Finally, as out-going President, I would like to thank the members of the CASCA Board and also all the CASCA committee members for their hard work on behalf of our community. I look forward to supporting our new President, Bob Abraham, and to working with the new Vice-President, Rob Thacker, and our two new Directors, Kristine Spekkens and Erik Rosolowsky.

Have a great summer!
Chris Wilson

President’s Report

Wison

By Chris Wilson, CASCA president
(Cassiopeia – Printemps/spring 2016)

Hi, everyone,

Spring is in the air, and that means it is time to start planning your trip to the next annual CASCA meeting, to be held this year in Winnipeg, Manitoba. Registration is now open and the abstract submission deadline is April 8. More information is available on the meeting web site. The graduate student workshop will be on May 30th, 2016 with the CASCA meeting itself May 31st – June 2nd, 2016. In addition, there will be a half-day meeting on the status and future of ground-based submillimetre astronomy in Canada on Friday, June 3rd. The meeting will be held at the historic Fort Garry Hotel, located in the heart of Winnipeg, within easy walking distance of many attractions such as The Forks and the Canadian Museum for Human Rights. Our new Diversity and Inclusivity Committee has drafted a meeting Code of Conduct that is being reviewed by the CASCA Board. There will also be a special plenary session on diversity and inclusivity at the meeting itself.

The Westar Lecture series is planned to resume in 2016. The new model for this series will combine a Westar lecture by an astronomer with hands-on teacher training activities offered by Discover the Universe. An ad hoc Westar committee has been formed to coordinate planning; the committee consists of Lorne Nelson for the CASCA board, Julie Bolduc-Duval for Discover the Universe, and Phil Langill from the Unviersity of Calgary. The EPO Committee will select the initial lecturers. We are planning to target more remote sites without good connections with a local university, possibly in northern Canada.

Many of you will have seen the announcement on February 16, 2016 that Vicky Kaspi has been awarded the Gerhard Herzberg Canada Gold Medal for Science and Engineering from the Natural Science and Engineering Research Council. It is great to see a member of our community recognized with this high-profile national award! Vicky is also the first woman ever to be awarded the Herzberg medal. Congratulations to Vicky on this well-deserved award!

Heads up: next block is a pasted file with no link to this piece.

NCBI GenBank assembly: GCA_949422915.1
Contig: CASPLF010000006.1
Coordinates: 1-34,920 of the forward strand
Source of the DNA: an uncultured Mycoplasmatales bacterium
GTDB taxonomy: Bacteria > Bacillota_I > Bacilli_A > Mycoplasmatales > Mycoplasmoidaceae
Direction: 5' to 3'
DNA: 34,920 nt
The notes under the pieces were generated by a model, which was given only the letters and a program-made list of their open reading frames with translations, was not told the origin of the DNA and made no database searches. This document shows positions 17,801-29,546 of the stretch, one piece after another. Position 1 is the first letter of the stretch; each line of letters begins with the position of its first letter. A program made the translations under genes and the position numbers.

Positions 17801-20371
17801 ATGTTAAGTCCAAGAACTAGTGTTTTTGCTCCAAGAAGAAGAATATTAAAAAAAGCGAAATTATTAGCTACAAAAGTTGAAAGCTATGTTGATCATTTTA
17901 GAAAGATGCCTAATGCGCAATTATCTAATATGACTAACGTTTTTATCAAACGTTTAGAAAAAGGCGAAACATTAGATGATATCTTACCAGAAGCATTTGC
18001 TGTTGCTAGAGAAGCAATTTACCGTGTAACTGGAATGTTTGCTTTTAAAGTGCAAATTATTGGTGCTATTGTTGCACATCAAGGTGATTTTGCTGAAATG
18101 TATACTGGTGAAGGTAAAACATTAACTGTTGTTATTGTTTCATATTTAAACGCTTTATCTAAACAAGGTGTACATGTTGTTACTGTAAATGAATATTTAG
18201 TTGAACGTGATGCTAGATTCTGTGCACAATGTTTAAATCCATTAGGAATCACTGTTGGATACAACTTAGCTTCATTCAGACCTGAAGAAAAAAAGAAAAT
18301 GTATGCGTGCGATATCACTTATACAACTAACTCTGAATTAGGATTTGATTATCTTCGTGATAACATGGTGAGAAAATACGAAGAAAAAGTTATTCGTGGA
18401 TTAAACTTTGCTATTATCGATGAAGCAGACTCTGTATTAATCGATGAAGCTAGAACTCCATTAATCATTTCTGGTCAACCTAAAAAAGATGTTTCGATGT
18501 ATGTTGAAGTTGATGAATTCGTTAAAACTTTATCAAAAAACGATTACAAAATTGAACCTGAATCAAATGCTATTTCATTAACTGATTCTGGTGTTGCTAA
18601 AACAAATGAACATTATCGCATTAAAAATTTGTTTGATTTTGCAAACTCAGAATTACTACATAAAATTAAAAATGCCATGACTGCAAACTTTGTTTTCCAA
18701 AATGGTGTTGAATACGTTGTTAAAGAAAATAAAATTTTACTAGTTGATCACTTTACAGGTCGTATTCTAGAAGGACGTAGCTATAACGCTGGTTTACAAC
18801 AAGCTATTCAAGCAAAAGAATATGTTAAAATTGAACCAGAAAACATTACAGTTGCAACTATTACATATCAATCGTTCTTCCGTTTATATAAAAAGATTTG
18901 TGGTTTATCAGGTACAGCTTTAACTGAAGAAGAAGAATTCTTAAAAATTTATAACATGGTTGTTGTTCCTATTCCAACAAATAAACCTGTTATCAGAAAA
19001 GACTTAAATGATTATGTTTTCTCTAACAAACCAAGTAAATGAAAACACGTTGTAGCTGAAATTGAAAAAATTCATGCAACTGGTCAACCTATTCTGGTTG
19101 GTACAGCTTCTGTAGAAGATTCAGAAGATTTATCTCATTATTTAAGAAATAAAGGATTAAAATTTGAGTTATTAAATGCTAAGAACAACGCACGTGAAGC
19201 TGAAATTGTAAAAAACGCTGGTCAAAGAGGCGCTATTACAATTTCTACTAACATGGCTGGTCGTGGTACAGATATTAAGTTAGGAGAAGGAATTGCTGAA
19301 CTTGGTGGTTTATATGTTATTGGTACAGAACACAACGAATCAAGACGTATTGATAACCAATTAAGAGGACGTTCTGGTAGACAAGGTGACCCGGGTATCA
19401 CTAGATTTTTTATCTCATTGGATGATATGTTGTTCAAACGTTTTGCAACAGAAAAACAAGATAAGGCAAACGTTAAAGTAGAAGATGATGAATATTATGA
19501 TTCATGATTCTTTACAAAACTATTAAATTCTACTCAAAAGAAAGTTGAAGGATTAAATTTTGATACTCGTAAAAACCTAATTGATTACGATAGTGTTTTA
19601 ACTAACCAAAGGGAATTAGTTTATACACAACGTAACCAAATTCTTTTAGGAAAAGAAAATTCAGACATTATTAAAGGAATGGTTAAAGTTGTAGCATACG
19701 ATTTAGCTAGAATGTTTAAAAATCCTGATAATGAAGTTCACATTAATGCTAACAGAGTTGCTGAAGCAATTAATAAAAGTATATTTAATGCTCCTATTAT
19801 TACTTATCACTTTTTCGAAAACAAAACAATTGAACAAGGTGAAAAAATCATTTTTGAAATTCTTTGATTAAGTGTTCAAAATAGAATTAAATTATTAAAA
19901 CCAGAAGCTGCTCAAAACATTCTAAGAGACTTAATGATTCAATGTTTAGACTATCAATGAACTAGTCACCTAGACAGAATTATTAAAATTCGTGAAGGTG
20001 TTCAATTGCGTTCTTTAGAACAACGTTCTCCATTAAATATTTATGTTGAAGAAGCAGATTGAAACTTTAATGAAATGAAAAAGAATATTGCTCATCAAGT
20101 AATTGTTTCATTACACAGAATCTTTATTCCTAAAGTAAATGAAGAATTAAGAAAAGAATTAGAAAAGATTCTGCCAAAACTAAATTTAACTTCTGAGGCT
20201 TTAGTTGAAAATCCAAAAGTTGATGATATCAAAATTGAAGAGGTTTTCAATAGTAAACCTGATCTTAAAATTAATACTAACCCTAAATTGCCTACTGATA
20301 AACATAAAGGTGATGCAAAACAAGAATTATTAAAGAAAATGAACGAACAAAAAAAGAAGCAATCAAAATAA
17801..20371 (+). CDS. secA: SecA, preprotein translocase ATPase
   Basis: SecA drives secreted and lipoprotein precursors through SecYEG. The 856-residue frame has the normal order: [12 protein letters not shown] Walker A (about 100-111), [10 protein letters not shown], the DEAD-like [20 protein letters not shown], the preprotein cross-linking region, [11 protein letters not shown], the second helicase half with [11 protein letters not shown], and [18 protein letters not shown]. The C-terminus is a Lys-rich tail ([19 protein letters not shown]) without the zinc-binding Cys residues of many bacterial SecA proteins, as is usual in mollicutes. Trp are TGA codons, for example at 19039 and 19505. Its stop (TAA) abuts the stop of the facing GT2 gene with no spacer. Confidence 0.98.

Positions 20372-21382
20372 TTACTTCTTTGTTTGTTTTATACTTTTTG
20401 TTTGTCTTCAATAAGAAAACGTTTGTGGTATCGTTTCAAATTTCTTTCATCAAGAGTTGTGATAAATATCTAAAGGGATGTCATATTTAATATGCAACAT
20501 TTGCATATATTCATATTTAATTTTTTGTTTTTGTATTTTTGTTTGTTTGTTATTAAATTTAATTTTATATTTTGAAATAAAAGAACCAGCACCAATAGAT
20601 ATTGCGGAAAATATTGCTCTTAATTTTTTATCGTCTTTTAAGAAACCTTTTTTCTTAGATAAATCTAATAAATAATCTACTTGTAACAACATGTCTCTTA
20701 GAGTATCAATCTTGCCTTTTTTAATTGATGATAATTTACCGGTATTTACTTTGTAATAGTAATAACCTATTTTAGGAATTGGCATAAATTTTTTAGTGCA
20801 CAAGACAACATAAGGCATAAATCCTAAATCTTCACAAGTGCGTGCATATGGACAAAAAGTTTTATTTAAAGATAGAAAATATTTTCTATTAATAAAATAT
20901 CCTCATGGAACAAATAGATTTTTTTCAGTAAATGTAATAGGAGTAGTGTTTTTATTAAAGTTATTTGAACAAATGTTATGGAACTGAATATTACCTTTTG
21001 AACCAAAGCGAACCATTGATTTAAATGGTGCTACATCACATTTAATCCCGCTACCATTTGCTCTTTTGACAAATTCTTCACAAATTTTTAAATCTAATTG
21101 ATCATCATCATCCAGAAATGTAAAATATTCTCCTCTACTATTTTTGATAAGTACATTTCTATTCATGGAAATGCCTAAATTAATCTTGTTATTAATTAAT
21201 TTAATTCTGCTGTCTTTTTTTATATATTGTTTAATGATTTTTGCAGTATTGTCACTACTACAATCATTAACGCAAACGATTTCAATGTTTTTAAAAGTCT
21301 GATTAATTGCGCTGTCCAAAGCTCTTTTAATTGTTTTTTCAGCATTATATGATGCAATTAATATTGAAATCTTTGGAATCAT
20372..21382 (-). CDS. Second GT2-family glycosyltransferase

Spring is also the time when we announce our CASCA award winners. Our winners this year are

  • Chris Pritchet (University of Victoria) for the Carlyle S. Beals Award for groundbreaking research
  • Peter Stetson (NRC Herzberg) for the Dunlap Award for Innovation in Astronomical Research
  • Jonathan Gagné (Carnegie Institute for Science) for the J. S. Plaskett Medal for the most outstanding doctoral thesis
  • Jaymie Matthews (University of British Columbia) for the Qilak Award for astronomy communications, public education, and outreach
  • Ralph Pudritz (McMaster University) for the Executive Award for outstanding service

Congratulations to all our award winners and I look forward to seeing you at the CASCA meeting in Winnipeg!

Work on the report from the Mid-Term Review panel is very nearly finished. An initial draft was released to the community for a two-week comment period on February 23. The final revisions are nearly done and we expect to release the final report (electronically, English only) any day now. The report will be translated into French and printed in both official languages, which will take additional time.

Early in the new year, the Coalition for Canadian Astronomy reached out to the new Federal Government, with letters to key ministers followed up by a face-to-face meeting with the Minister for Science, Kirsty Duncan, in Ottawa on February 25. We took this opportunity to introduce the minister and her staff to our long range planning process and to highlight key facilities from that plan, including the Thirty Meter Telescope, the Square Kilometre Array, and WFIRST. The tone of the meeting was very cordial and the new minister appears very interested in hearing about the exciting science that our community does, which is very encouraging.

In facility news, the TMT situation continues to evolve slowly, with meetings by the TIO Board in February 2016 and the beginning of a process to review possible alternative sites for the telescope (see contribution from Ray Carlberg in this newsletter). The Canadian Space Agency celebrated the successful launch on March 17, 2016 of Hitomi (formerly known as ASTRO-H), a new Japanese X-ray telescope with which Canada is involved. The CSA has also released a Request for Proposals for Phase 0 studies for the WFIRST mission, which is an important and necessary step towards ultimately securing Canadian participation in this Dark Energy mission.

Finally, one of the annual tasks of the CASCA President as chair of the Canadian National Committee for the IAU is to submit our “Annual Performance Review” to the National Research Council. This report is important as it helps to justify the payment of our annual membership dues (29,000 Euros in 2016) to the IAU. This year we continued our tradition of excellence and achieved a rank of 3 out of 28 Canadian National Committees across a wide range of disciplines that submitted reports for 2015.